Last spring the Arkansas Legislature passed Act 383. This good, pro-life law makes it clear abortion clinics must be inspected at least annually and that the Department of Health will shut down an abortion clinic that fails inspection. It also closes a loophole in Arkansas’ informed-consent law regarding abortion.
Despite the fact that Act 383 is a reasonable law, the ACLU has filed a lawsuit attempting to strike it down as unconstitutional. That lawsuit currently is pending in federal court.
Last November the Department of Health inspected a Planned Parenthood clinic in Northwest Arkansas. The department recently sent a letter to the clinic, saying,
On November 15, 2017, the Arkansas Department of Health conducted an inspection of your facility. The findings from this inspection revealed the use of cloth booties which are incapable of being disinfected, to cover the stirrups on the ultrasound exam room table.
It is our understanding this has been corrected. . . . [Y]ou have thirty (30) days from the mailing of this notice to respond with the confirmation or ask for a hearing. If you fail to do so, the license will be suspended. The suspension shall remain in effect until all violations have been corrected . . . .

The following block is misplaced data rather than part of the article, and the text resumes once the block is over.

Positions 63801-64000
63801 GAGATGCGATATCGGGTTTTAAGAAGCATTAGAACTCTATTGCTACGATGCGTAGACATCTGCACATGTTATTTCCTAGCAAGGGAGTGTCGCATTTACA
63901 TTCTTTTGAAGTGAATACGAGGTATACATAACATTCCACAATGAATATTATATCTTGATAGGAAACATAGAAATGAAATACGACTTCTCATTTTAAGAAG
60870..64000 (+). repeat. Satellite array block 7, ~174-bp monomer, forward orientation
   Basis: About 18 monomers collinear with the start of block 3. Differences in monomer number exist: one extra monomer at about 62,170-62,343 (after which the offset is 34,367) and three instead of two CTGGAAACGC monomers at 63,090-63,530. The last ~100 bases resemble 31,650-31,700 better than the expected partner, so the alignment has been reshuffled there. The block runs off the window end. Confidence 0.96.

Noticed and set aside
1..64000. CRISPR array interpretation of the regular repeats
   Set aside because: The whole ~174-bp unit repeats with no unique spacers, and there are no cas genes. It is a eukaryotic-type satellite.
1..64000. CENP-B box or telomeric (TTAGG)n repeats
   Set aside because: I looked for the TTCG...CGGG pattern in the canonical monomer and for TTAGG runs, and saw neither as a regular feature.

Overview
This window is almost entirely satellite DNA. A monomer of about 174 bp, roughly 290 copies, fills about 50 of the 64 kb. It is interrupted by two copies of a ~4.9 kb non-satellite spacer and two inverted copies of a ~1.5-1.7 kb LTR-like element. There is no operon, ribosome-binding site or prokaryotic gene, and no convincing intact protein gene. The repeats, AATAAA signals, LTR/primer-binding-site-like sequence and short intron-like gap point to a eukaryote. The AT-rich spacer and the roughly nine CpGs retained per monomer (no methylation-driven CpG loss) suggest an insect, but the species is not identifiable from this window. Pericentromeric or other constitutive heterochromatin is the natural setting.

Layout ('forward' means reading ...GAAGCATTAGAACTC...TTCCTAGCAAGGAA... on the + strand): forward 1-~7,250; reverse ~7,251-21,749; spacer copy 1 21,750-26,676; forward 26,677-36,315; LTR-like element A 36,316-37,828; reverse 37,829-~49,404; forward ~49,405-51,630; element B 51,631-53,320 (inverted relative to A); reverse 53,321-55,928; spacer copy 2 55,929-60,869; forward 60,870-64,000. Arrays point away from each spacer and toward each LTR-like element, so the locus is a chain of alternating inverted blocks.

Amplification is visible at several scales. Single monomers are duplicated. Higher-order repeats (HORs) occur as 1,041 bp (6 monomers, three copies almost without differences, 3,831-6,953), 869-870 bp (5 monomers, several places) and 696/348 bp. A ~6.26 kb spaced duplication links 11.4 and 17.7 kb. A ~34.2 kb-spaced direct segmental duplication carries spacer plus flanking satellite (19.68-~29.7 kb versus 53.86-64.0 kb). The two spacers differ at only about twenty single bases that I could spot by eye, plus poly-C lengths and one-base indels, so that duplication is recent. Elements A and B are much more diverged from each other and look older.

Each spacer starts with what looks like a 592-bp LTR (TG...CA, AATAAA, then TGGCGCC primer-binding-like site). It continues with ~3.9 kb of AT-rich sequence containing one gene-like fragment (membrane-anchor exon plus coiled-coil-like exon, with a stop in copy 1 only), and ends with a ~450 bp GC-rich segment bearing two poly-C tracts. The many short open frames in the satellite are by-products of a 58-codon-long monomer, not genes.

Infection control is a major concern in hospitals, clinics, and doctors’ offices nationwide. In this case, the inspectors from the Department of Health did their jobs by citing the abortion clinic for using products that could not be disinfected properly.
Jerry is the founder and president of Family Council. He began Family Council in 1989 after a successful effort to amend the Arkansas Constitution to prevent the use of public funds for abortions. He and his wife reside in Little Rock. They have four sons.